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Press translations [Japan]. Editorial Series 0139, 1945-12-22.
Supreme Commander for The Allied Powers. Allied Translator and Interpreter Section.

translation-number: editorial-0455

call-number: DS801 .S82

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No. 455 Date: 22 Dec 45


ITEM 1 Remedial Measures for Reparations - Hyuga Nichinichi (Miyazaki) - 14 Dec 45. Translator: T. Unayama.
Full Translation:
It has been made clear by various declarations since the POTSDAM Declaration that the primary purpose of the U1TITED STATES reparations policy toward JAPAN is to eradicate every vestige of militarism from its life so that JAPAN can never provoke any war of militaristic aggression. However the concern of the Japanese people is concentrated in concrete data.
The statement of Ambassador Edwin W. PAULEY released by Public Relations officer 7 December has given us a reply to this point. According to this statement, the production of JAPAN's heavy industry will be reduced to the same level as before she invaded MANCHURIA in 1931, and the standard of living of the Japanese people after the fulfillment of the reparations shall be no higher than that of countries against whom the Japanese aggressed. The statement also notes that a way must be opened for the development, in the future, of a self respecting JAPAN, economically stable, and committed politically, without reservations, to a democratic way of life. This is the aim of the UNITED STATES’ policy expressed many times since the POTSDAM Declaration, and it is reiterated in the Ambassador's statement.
We would unhesitatingly accept this data as retribution that is just and proper for defeated JAPAN. However, the actual effect of the reparations to Japanese industry and finance will be heavy. The capacity to manufacture machine tools is to be reduced to half. The main portion of the equipment of shipyards and light metal factories is to be removed. All steel working capacity is to be reduced to 2,500,000 tons per year, and the limitations on one chemical industry is also to be tightened. Moreover, the fibre industry is being considered in another way.
It is clear that JAPAN, having lost all outside territory, has no means to revive economically except by increasing her productive capacity by industrial efficiency. Accordingly it is not easy to work out economic reconstruction during and after the period when the reparations program is carried out. We would, of course, never hesitate to bear the reparations as one of our obligations to the world. However, we cannot but emphasize that in order not to let the payment of reparations and its effect stray from the fundamental intention of the reparations policy, there are many things which the Japanese Government should do.
First, the Japanese Government should show a concrete plan with minute and adequate materials for controlling Japanese industry, especially heavy industry. The reconstruction of the industry and economy of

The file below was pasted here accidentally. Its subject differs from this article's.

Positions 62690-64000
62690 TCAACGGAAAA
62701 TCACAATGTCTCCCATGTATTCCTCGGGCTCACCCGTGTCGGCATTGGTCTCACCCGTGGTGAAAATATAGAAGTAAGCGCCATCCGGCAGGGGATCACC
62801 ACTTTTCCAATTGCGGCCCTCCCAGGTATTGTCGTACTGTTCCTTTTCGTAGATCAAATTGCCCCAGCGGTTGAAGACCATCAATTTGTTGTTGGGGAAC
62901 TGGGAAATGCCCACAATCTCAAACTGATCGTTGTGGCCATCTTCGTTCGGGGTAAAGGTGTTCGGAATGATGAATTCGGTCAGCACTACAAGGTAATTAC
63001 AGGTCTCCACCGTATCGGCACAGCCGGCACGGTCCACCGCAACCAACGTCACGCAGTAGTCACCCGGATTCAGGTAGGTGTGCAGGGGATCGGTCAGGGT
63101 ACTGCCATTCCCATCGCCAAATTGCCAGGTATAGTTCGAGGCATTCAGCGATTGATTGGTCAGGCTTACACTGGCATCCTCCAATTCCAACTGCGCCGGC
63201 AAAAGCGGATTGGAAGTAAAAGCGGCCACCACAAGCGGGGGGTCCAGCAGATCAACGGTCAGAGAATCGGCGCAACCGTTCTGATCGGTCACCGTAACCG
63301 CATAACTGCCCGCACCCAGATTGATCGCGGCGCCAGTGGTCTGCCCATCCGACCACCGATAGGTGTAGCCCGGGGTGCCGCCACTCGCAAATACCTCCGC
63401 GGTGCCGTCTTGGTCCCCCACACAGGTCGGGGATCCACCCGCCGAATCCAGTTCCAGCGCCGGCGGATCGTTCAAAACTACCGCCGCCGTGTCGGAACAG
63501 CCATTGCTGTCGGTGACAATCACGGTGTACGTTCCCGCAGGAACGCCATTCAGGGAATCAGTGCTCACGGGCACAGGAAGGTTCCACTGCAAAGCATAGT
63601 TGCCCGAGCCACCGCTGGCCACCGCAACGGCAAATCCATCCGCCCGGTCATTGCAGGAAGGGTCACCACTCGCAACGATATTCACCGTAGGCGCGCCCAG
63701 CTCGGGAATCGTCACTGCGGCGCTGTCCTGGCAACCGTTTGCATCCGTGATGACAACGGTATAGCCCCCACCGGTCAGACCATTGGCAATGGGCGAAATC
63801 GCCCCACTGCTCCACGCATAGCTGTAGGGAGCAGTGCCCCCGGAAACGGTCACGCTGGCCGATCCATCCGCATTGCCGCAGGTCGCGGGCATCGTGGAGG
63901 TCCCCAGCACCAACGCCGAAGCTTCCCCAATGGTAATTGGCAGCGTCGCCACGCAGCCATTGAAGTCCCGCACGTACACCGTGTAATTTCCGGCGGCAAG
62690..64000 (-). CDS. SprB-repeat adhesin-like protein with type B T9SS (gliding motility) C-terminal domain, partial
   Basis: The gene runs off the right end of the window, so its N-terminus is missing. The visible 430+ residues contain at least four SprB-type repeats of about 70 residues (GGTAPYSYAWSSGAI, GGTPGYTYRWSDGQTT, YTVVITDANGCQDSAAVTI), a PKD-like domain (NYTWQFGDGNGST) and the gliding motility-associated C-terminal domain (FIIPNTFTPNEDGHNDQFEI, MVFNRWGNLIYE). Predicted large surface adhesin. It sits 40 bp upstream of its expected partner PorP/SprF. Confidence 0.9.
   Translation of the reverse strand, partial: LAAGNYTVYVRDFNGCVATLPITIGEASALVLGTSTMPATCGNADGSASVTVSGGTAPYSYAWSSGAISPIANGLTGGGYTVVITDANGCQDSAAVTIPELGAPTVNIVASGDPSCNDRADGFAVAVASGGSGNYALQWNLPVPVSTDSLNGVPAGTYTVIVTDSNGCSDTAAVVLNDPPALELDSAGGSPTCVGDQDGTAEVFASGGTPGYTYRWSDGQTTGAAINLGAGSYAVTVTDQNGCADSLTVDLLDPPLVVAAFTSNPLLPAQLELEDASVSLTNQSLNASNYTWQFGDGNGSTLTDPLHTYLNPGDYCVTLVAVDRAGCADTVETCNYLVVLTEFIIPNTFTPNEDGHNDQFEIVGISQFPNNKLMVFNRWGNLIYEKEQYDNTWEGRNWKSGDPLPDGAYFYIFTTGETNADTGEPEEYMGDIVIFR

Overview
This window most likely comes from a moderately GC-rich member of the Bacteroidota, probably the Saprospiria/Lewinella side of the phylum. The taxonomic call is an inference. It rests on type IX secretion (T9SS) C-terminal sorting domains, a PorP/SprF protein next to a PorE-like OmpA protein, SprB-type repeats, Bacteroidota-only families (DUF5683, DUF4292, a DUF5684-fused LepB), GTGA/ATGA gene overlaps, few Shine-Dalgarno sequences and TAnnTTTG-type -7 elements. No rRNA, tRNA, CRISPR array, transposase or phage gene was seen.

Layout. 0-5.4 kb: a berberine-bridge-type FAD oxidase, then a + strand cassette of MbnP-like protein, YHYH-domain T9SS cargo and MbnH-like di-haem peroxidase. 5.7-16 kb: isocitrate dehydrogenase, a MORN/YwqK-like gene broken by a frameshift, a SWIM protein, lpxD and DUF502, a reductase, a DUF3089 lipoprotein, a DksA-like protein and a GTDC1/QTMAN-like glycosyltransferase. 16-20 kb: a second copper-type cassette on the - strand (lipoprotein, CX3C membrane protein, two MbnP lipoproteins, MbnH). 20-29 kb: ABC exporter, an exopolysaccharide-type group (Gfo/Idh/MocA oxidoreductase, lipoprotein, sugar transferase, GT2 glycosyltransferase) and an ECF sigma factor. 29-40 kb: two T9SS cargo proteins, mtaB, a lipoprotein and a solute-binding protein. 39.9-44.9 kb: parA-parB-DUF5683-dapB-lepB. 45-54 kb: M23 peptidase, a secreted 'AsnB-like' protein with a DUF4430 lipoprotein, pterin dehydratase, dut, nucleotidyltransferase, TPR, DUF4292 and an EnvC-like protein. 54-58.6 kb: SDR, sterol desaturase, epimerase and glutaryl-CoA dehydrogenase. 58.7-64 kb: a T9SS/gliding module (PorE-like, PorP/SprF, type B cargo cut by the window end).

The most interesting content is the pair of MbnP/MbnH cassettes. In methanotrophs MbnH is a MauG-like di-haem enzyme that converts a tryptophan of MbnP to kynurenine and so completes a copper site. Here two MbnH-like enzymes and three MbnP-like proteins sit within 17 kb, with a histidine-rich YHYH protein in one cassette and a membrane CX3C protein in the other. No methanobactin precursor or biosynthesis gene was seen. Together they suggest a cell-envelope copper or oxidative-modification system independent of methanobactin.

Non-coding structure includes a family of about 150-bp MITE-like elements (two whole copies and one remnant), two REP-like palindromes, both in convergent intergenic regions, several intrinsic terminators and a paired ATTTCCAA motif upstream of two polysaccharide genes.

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EDITORIAL SERIES: 139 (Continued)
ITEM 1 (Continued)
JAPAN is her own business and duty. If she does not make efforts for reconstruction along the lines directed by Supreme Headquarters, it will result in delay in proper reconstruction and show a lack of cooperation with the Allies. It would indicate great idleness by the administrators. Second, it is important to open a way to let the people positively exercise their knowledge and ability to increase industrial effeciency. Third, the Government should map out plans to prevent the inflation which is feared as a result of the compensation to be paid for the industrial equipment removed as reparations. For example, there may be a plan to pay the compensation with the interest on bonds issued for this purpose.
We have not yet been informed that the Government has made enough preparation and effort to meet this objective. We are therefore pointing it out here, to keep strict watch over the Government's slow action. In addition, we advise every one of the nine hundred thousand people in this prefecture to be aware of his responsibility and make efforts to raise again the standard of living of the Japanese which has fallen below that of the Chinese and all races to the south.
ITEM 2 Save the Salaried men - Kohoku Shinpo (Sendai) - l6 Dec Translator: Y. A. Suzuki.
Freedom of selling prevented the people from going into the country for supplementary food and also stopped black market prices from rising It Improved the livelihood of most of the people and helped them to be better fed. The recent decrease in bank deposits, withdrawal of savings, and expenditure of salaries by demobilized and unemployed people brought on hardship to many families. This is especially true of those who live only on a salary. They have no fixed fortune, and are unable to negotiate loans so that they are continually pressed for money to buy enough food from the black market. Elementary school teachers and lower public officials are representative of the Japanese low-salaried people. They have other troubles, too with mental anguish due to the social credits and positions which must be maintained. Therefore the Government must promptly think of their security.